ACCC gets new powers to enforce franchising code of conduct

The Abbott Government has passed legislation to increase compliance and reduce disputes in the franchise sector with franchisors and franchisees who breach the new Franchising Code of Conduct facing penalties of up to $51,000.

The Abbott Government has passed legislation to increase compliance and reduce disputes in the franchise sector with franchisors and franchisees who breach the new Franchising Code of Conduct facing penalties of up to $51,000.

The Competition and Consumer Amendment (Industry Code Penalties) Bill 2014 passed the Senate with bipartisan support and will give the Australian Competition and Consumer Commission (ACCC) stronger powers and greater flexibility in how it enforces the Code.

The Abbott Government said it is driving sector reforms as part of a wider package of changes to the Franchise Code to strike the right balance between the needs of franchisors and franchisees and the unique nature of the relationship between them.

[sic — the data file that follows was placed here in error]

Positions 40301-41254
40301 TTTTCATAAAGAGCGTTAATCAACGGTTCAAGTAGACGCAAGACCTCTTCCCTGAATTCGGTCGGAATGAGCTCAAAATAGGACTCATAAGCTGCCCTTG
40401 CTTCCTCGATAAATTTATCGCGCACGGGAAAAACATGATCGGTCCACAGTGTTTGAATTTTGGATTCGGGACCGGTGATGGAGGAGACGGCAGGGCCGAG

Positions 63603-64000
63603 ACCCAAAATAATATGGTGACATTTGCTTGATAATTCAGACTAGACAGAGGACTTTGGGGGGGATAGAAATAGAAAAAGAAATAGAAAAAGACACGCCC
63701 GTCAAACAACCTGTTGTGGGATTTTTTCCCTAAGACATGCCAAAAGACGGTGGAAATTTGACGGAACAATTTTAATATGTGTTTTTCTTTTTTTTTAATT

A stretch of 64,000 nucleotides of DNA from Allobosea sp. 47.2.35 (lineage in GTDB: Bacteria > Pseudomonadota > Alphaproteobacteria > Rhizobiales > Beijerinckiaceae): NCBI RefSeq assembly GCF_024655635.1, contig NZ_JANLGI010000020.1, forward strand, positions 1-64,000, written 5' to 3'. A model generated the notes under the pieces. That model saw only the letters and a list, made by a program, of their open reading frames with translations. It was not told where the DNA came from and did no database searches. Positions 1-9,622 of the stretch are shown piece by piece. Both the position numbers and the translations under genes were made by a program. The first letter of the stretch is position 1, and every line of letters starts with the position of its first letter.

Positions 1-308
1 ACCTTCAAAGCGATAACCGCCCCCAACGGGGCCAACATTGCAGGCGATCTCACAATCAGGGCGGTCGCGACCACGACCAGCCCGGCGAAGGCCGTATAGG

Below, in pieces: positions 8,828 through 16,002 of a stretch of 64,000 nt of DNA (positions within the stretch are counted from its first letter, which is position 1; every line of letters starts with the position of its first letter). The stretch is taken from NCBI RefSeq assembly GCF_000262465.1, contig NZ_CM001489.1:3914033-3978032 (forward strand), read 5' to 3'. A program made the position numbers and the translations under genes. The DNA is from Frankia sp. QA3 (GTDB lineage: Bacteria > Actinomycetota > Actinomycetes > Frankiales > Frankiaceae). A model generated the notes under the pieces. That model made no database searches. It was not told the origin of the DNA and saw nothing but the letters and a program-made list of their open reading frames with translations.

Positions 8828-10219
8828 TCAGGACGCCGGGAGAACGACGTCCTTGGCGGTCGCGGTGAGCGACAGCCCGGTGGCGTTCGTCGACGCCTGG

In a media release, Minister for Small Business Bruce Billson said the Government is committed to:

• Ensuring franchisees and franchisors act in good faith in their dealings with each other;
• Improving the transparency of marketing funds; and
• Improving disclosure including short form, easy to understand information for prospective franchisees.

The ACCC will have the power to issue infringement notices of $8,500 to franchisors and franchisees who breach a civil penalty provision and the Court will have the power to impose a pecuniary penalty of up to $51,000 for these breaches. Additional reforms to the Code are expected to be introduced later this year, with the new code set to take effect from January 1, 2015.

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